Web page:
Susan Antilla is a financial columnist for Bloomberg News and author of Tales From the Boom-Boom Room: The Landmark Legal Battles That Exposed Wall Street's Shocking Culture of Sexual Harassment.

Getting picked on by competitors, politicians or the media who are accusing you of igniting the financial crisis? Just do what everyone else does: deflect.

"There is more than enough blame to go around," Goldman Sachs (NYSE:GS) CEO Lloyd Blankfein told the Financial Crisis Inquiry Committee in mid-January.

"It's easy to pile on the mortgage industry when there's enough blame to go around for everybody," Scott Norman, vice president of the Texas Mortgage Bankers Association, told the Dallas Business Journal in December.

"Green shoots" may be hands-down winner of the Most Overused Expression of the Financial Crisis Award, but variations on the "more than enough blame" line stand out for their slippery ability to help the speaker sound like he is taking responsibility while deftly pointing a finger elsewhere. The tired saying also has provided a handy crutch for writers and politicians bereft of anything specific to say about who's really at fault.

Bankers and businesspeople are to blame
Blankfein dropped the enough-to-go-around notion in the self-serving context of justifying a pitch to lawmakers that they should leave his business alone when they set about reforming the financial system. No need to abandon derivatives, he said. Indeed, the Crisis Commission has "rightly" focused on bad lending standards in the housing market, Blankfein said, closing with the handy "enough blame to go around" copout. It left a vague impression that he was taking responsibility even as Blankfein was suggesting that the real fault rested with real estate lenders.

But certainly not the real estate lenders who Norman, the Texas Mortgage Bankers guy, has run across. He told his local business newspaper that there were already adequate regulations on mortgage bankers, punctuating his point, too, with the "enough blame to go around for everybody" dodge.

When Henry Paulson was Treasury secretary in the heat of the crisis in September of 2008, Senator Sherrod Brown of Ohio inquired at a banking committee hearing whether Paulson thought Wall Street owed the American people an apology. The former CEO of Goldman Sachs responded that he shared "the outrage people have," but that there was "a lot of," well, you know, to go around. He cited irresponsible lenders, regulators, rating agencies, and individuals who took out loans that they shouldn't have as the culprits.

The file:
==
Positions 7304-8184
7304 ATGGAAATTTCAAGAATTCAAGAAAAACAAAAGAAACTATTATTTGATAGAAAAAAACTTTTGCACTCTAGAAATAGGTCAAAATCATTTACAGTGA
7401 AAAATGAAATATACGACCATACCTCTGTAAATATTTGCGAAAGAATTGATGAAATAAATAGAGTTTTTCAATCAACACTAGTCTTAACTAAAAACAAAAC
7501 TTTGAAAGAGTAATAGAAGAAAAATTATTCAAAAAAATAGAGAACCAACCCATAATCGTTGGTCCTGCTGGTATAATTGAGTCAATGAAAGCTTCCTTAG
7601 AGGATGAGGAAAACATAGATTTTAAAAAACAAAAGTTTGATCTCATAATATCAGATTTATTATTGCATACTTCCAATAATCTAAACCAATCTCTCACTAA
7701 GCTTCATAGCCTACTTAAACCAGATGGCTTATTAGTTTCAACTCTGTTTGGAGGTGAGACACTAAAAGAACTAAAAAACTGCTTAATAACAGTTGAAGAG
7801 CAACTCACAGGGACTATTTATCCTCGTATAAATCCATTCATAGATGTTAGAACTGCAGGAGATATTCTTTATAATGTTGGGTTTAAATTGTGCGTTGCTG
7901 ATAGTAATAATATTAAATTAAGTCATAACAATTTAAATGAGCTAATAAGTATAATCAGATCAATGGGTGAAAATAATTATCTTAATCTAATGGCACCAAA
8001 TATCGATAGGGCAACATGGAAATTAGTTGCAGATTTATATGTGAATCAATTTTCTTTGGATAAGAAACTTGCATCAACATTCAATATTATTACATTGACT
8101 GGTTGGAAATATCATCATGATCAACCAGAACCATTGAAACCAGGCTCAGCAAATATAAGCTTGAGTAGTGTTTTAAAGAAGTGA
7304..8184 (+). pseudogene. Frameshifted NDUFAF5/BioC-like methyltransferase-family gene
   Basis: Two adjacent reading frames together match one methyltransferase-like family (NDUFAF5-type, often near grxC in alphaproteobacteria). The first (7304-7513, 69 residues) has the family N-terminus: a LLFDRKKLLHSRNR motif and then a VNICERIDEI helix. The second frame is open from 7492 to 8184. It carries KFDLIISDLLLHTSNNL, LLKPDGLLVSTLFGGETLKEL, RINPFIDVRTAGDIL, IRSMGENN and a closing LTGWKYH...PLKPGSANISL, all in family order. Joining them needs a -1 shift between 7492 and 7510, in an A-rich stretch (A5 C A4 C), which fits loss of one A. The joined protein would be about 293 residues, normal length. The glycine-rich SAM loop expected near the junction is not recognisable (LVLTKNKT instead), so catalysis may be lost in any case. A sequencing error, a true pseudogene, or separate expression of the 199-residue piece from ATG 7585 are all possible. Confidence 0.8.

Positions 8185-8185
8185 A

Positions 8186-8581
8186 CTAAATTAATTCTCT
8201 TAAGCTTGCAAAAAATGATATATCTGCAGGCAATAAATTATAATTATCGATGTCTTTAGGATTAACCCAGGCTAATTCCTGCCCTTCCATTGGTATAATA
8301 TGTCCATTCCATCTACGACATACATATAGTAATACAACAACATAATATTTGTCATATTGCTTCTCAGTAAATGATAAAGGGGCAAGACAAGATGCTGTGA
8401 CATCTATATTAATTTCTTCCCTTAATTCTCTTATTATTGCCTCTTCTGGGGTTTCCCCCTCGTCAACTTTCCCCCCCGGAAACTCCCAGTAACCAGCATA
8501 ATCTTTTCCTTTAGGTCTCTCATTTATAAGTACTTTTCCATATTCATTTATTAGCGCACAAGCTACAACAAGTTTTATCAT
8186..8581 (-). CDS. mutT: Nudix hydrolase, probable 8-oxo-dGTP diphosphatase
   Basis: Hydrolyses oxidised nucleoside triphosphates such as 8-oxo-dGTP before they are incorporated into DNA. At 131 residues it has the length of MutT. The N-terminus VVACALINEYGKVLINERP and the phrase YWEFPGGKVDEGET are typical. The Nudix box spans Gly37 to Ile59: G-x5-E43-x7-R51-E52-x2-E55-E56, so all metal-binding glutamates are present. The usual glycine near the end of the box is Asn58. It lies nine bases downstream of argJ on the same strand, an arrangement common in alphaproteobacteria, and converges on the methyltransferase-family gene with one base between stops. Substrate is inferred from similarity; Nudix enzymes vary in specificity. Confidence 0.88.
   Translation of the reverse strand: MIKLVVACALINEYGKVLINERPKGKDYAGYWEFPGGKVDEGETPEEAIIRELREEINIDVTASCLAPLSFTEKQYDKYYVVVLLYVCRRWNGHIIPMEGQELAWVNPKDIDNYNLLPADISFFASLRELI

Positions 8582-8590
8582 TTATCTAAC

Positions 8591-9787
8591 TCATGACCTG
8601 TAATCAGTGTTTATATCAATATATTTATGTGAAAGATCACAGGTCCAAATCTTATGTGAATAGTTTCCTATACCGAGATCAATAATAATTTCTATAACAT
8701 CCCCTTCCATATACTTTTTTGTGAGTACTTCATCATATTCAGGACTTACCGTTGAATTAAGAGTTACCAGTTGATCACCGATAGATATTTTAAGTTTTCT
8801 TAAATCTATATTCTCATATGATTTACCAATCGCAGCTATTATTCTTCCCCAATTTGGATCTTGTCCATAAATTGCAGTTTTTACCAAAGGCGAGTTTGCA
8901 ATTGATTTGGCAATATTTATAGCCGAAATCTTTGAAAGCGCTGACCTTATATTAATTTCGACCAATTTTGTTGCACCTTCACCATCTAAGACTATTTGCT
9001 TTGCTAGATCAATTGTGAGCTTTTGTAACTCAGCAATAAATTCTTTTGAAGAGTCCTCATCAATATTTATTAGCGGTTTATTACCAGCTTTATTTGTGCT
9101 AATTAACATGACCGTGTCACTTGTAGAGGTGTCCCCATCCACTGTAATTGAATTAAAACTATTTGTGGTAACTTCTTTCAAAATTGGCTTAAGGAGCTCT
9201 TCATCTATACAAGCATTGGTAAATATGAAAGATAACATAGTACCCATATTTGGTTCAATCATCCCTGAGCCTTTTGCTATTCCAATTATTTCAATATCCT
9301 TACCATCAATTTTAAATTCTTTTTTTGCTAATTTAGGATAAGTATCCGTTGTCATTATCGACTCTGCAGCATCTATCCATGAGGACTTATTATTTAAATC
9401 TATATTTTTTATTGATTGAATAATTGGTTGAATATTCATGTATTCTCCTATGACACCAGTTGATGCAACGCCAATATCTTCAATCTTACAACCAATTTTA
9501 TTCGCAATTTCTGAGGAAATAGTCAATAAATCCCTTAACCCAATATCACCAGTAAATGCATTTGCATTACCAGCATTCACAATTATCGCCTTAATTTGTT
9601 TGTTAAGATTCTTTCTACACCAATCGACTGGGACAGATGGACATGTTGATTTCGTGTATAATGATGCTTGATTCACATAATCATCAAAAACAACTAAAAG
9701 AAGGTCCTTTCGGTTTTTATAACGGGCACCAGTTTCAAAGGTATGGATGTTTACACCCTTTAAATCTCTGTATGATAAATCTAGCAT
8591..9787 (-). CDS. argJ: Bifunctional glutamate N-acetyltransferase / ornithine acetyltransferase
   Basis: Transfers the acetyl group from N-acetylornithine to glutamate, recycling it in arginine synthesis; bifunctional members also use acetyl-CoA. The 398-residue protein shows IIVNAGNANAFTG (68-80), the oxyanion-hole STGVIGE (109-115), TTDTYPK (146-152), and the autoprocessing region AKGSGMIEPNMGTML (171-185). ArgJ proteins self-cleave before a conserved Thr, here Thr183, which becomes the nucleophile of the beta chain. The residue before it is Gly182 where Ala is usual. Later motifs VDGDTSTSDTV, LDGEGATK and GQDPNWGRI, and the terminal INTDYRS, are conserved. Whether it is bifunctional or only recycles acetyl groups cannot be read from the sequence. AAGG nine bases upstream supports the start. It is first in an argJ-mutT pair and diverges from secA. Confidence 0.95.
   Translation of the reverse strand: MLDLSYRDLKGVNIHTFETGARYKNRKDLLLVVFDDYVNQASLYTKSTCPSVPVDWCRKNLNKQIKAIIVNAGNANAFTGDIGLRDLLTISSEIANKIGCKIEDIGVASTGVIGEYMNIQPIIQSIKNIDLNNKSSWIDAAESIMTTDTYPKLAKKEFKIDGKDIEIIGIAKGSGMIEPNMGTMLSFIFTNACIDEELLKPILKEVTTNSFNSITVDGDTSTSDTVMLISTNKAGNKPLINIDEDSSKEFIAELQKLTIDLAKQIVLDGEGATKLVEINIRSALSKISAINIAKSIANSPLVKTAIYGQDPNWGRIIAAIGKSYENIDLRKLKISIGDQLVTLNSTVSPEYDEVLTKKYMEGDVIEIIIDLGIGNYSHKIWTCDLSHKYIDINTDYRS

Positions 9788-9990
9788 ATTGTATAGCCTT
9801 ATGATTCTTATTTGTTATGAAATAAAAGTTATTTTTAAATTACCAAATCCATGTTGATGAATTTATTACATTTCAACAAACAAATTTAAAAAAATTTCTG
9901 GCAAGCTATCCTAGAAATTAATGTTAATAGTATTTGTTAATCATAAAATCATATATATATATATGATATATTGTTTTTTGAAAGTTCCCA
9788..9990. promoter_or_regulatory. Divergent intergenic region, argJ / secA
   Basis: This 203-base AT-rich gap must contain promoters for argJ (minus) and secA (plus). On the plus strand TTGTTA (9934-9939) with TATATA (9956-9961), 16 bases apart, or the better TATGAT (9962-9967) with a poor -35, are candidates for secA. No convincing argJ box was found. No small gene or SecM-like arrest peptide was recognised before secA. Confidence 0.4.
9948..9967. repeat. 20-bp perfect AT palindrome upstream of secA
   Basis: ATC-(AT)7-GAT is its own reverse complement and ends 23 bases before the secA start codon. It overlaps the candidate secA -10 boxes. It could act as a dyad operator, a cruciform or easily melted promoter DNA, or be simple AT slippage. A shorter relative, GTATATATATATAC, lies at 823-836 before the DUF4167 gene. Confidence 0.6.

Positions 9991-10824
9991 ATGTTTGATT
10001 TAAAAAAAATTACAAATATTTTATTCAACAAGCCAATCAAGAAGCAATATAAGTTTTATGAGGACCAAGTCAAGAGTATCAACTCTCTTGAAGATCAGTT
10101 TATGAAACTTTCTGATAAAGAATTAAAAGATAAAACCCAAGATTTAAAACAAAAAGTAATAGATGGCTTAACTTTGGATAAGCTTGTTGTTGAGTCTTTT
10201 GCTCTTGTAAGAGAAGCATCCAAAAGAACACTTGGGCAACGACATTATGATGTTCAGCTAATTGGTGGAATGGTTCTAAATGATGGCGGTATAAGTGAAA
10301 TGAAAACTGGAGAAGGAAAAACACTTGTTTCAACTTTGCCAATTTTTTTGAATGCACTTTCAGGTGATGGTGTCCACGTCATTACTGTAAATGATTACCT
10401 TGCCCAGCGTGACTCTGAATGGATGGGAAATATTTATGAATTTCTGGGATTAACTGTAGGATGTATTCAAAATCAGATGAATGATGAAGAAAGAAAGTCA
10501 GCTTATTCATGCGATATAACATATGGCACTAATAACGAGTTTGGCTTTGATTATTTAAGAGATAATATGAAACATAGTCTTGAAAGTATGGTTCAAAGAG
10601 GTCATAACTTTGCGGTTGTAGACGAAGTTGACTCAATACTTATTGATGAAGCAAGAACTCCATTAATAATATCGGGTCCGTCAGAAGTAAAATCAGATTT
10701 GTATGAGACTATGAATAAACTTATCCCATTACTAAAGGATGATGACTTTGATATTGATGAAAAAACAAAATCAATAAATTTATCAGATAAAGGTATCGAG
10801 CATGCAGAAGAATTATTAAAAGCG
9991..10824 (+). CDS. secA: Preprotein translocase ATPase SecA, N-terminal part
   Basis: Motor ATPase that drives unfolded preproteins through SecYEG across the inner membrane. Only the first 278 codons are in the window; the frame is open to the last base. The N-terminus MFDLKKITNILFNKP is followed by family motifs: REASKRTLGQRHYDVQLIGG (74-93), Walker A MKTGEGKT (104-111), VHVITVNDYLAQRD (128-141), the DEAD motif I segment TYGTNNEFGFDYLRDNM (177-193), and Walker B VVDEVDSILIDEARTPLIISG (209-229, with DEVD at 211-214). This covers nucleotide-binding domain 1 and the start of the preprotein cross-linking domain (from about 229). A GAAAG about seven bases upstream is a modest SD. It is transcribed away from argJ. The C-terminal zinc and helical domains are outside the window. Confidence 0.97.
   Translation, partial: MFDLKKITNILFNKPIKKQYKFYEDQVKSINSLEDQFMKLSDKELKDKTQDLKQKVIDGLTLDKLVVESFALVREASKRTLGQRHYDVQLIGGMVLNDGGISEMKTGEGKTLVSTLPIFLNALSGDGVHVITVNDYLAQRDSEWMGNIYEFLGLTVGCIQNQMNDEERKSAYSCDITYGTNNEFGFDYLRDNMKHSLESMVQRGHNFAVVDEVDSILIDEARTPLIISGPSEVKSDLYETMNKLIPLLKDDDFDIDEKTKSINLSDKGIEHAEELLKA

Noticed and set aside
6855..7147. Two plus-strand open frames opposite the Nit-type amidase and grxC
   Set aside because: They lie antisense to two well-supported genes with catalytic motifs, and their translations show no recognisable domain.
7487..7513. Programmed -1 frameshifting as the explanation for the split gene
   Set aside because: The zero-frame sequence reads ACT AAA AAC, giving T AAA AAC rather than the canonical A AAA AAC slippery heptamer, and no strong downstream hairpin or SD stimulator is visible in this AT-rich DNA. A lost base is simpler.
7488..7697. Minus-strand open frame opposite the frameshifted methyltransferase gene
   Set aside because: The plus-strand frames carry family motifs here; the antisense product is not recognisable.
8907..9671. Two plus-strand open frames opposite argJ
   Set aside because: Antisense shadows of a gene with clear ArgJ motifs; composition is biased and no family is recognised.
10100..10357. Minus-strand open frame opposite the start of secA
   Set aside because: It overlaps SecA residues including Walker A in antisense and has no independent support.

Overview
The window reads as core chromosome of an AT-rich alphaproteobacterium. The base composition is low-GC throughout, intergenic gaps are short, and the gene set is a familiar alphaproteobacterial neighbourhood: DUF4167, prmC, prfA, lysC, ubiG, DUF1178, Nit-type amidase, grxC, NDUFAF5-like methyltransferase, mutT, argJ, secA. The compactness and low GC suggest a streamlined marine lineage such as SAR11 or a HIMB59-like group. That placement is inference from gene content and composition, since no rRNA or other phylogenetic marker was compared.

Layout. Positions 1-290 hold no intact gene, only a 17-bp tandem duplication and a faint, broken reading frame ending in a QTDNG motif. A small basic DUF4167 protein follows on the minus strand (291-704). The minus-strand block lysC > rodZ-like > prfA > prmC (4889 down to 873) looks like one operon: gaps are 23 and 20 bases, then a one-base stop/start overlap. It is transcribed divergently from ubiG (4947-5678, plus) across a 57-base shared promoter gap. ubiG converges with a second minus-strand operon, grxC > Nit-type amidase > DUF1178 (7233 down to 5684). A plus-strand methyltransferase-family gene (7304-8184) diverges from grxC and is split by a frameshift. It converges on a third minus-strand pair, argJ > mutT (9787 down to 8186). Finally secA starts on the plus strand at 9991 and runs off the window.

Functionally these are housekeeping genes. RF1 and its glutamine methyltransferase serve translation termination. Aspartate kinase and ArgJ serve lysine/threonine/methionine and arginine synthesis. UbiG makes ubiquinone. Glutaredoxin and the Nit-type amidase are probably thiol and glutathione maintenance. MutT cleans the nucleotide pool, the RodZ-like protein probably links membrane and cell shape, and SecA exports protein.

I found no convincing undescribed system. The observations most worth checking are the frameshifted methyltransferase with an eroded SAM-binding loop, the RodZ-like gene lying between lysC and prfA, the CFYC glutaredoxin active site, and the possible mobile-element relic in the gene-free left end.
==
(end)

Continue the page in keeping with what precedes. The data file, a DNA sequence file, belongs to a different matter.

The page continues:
A big shot who weighed in with the phrase early in the financial crisis was Home Depot (NYSE:HD) co-founder Kenneth Langone, who cited both "a lot of blame" and "plenty of blame" to go around in a television interview with Fox News' Neil Cavuto on September 30, 2008. Among Langone's blamees were Congress and the accounting profession.

The media are to blame
Journalists fall back on the blame silliness, too. William Cohan, author of House of Cards, told PBS in March 2009 that "there is a lot of blame to go around," and cited the ineffectual Securities and Exchange Commission for failing to regulate. Cavuto, perhaps inspired by Langone's overuse of the phrase, used it in interviews with New York Congressman Gregory Meeks ("Will you admit there's enough blame to go around?") on September 18, 2008, with Connecticut Congressman Christopher Shays ("There is certainly a lot of blame to go around") on October 9, 2008, and with Vermont Congressman Peter Welch ("There's enough blame to go around, sir") on January 15, 2010.

Politicians are to blame, too
And then there are the politicians. NBC's David Gregory asked White House economic advisor Dr. Christina Romer on December 13 whether Wall Street was to blame for the crisis. "You know, I think there's a lot of blame to go around," she said, inexplicably following with a statement that suggested the blame was anything but "all around," and instead lay precisely with Wall Street.

It wouldn't be a modern-day cliche unless it had at least occasionally been uttered by the former vice-presidential candidate from Alaska, and Sarah Palin managed to pack the "blame" concept into one television interview response three times, albeit in a rant about the fiscal mistakes of the George W. Bush administration, not the financial crisis. She told Greta Van Susteren of Fox News that there was "plenty of blame to go around," with the administration, and added that there was "plenty of blame to go around" with respect to the Democratic-led Congress as well. And Obama voted "94 times for higher taxes on Americans -- now, there's some blame to go there, too," Palin said.

Swipes at politicians for their fiscal policies are one thing. On matters of the financial crisis, though, we are doomed if we can't get past the evasive dopiness of citing nameless players of whom there are apparently "plenty." Real people paid for the lobbyists, made the legal decisions and did the trades that all but put the economy over the abyss. It's time to attach names from now on when we pontificate that there's some blame to go around.

You can start by naming some names in the comments section below.

Guest contributor Susan Antilla does not own shares of any companies mentioned in this column. The Fool has a disclosure policy.